Anyone who has ever had a pet knows how important it is to get them vaccinated on time to protect them against diseases. For dogs, early vaccination is vital, along with periodic booster doses afterwards. Puppy vaccinations begin from as early as 6-8 weeks of age, and should be completed within 12-16 months of age, after which, the booster doses usually start, most of them once in a year.
To make life easier for pet parents, here are the five most important vaccinations for your canine friend.
Rabies is a deadly zoonotic disease that can spread from animals to humans. Rabies is transmitted by the Lyssa virus, invading the central nervous system and causing headaches, anxiety, hallucinations, excessive drooling, increased aggressiveness, fear of water, paralysis and death in almost 100% of cases. Hence, rabies shots are critical to protect your furry friend, starting from 12 weeks.
Distemper, also known as Carre’s disease, is a highly contagious viral disease that can lead to acute gastrointestinal issues, respiratory problems such as severe cough with pus-like discharge from the eyes and nose, and even fatal convulsions and paralysis. There is no effective treatment for distemper and vaccinations from 8 weeks of age are the only way to protect your dog.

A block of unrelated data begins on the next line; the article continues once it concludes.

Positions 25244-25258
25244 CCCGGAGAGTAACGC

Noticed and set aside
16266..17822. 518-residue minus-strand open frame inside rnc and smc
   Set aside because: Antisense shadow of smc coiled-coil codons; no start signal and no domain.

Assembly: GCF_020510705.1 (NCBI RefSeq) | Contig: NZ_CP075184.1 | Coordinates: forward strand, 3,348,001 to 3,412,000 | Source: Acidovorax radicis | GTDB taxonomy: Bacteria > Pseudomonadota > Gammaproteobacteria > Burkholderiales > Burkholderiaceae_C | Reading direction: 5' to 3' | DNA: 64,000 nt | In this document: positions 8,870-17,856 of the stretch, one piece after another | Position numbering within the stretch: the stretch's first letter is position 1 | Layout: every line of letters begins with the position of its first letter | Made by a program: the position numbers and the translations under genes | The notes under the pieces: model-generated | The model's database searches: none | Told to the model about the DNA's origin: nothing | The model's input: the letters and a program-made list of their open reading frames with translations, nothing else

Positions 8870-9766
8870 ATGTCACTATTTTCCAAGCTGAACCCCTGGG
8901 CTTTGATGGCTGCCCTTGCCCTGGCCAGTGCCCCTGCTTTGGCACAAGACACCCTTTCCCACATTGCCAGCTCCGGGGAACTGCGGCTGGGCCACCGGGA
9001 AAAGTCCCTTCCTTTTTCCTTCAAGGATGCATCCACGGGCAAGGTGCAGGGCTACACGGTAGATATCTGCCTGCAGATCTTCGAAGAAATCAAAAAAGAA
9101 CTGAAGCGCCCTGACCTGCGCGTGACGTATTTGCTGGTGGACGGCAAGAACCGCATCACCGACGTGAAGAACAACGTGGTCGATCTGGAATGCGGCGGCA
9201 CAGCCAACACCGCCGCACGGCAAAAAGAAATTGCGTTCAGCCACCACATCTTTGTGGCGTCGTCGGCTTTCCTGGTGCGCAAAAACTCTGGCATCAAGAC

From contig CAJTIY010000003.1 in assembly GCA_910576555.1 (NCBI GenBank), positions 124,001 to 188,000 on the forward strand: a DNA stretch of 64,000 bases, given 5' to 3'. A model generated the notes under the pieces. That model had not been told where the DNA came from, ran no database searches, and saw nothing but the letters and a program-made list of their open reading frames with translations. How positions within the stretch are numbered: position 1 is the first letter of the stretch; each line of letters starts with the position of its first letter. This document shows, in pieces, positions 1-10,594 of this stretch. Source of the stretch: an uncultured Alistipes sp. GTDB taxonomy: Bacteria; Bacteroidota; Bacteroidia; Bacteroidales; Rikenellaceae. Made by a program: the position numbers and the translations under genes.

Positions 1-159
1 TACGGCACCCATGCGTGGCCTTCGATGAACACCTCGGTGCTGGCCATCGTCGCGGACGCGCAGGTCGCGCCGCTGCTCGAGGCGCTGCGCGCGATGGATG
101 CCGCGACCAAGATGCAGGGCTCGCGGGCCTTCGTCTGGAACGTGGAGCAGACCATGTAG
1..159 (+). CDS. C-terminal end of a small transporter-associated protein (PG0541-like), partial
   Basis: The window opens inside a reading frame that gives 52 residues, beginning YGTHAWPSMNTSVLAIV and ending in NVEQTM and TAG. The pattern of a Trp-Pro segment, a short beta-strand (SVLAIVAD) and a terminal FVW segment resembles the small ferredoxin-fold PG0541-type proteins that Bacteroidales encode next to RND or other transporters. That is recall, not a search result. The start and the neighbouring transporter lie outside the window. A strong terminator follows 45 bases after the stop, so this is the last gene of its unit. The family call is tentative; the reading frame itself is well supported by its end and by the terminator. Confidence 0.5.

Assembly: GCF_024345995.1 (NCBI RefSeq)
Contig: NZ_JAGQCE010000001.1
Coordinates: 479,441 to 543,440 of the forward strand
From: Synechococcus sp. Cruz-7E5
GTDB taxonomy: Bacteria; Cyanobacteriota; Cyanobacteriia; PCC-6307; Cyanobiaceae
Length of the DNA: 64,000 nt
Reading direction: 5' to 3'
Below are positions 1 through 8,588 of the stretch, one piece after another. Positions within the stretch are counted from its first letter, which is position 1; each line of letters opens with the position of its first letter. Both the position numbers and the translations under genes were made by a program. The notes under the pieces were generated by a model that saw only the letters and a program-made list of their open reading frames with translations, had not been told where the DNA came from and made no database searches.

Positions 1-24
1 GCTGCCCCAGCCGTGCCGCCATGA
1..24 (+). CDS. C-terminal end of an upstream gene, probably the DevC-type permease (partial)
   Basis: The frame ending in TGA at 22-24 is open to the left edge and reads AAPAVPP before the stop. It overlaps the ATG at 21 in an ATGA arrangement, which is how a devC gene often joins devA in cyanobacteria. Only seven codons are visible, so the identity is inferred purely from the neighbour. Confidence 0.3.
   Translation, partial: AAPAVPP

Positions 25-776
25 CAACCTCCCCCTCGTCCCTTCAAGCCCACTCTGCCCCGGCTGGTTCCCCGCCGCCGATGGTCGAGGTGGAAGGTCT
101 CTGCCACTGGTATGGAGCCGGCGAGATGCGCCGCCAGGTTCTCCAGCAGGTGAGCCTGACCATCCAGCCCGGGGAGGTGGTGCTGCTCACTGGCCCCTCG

Yet another highly contagious and potentially fatal disease, the canine parvovirus is an extremely resistant DNA virus that young pups and older dogs are especially susceptible to. Symptoms usually include severe vomiting, high fever up to 41.5°C, and bloody diarrhoea, and without treatment, young dogs can die from dehydration or shock within just 72 hours of contracting the disease. In fact, even animals that have survived the disease can succumb to the long-term consequences within a few years, including immunodeficiency and heart problems. Vaccinations for parvovirus also begin at 8 weeks, clubbed with three other shots.
Caused by the canine adenovirus 1 (CAV-1) that is usually transmitted through water or food containing urine, hepatitis can cause symptoms such as fever and inflammation of the eyes and kidneys. Without proper treatment or vaccination, beginning from 8 weeks of age, the virus can quickly reach the liver, causing fatigue, vomiting and diarrhoea, and even death in younger dogs or those with weaker immunity.
Yet another zoonotic disease, leptospirosis may cause no symptoms at all, making it especially dangerous for animals and humans. Caused by the Leptospira bacterium, commonly found in contaminated soil or water, this highly infectious disease can result in severe organ damage in young or immuno-compromised dogs, often leading to death. As such, leptospirosis vaccinations are critical for your furry friend's health, beginning from 8 weeks.
These are the five basic but critical vaccinations for your canine companions. However, they may require additional shots for other diseases, including the coronavirus, throughout their lives.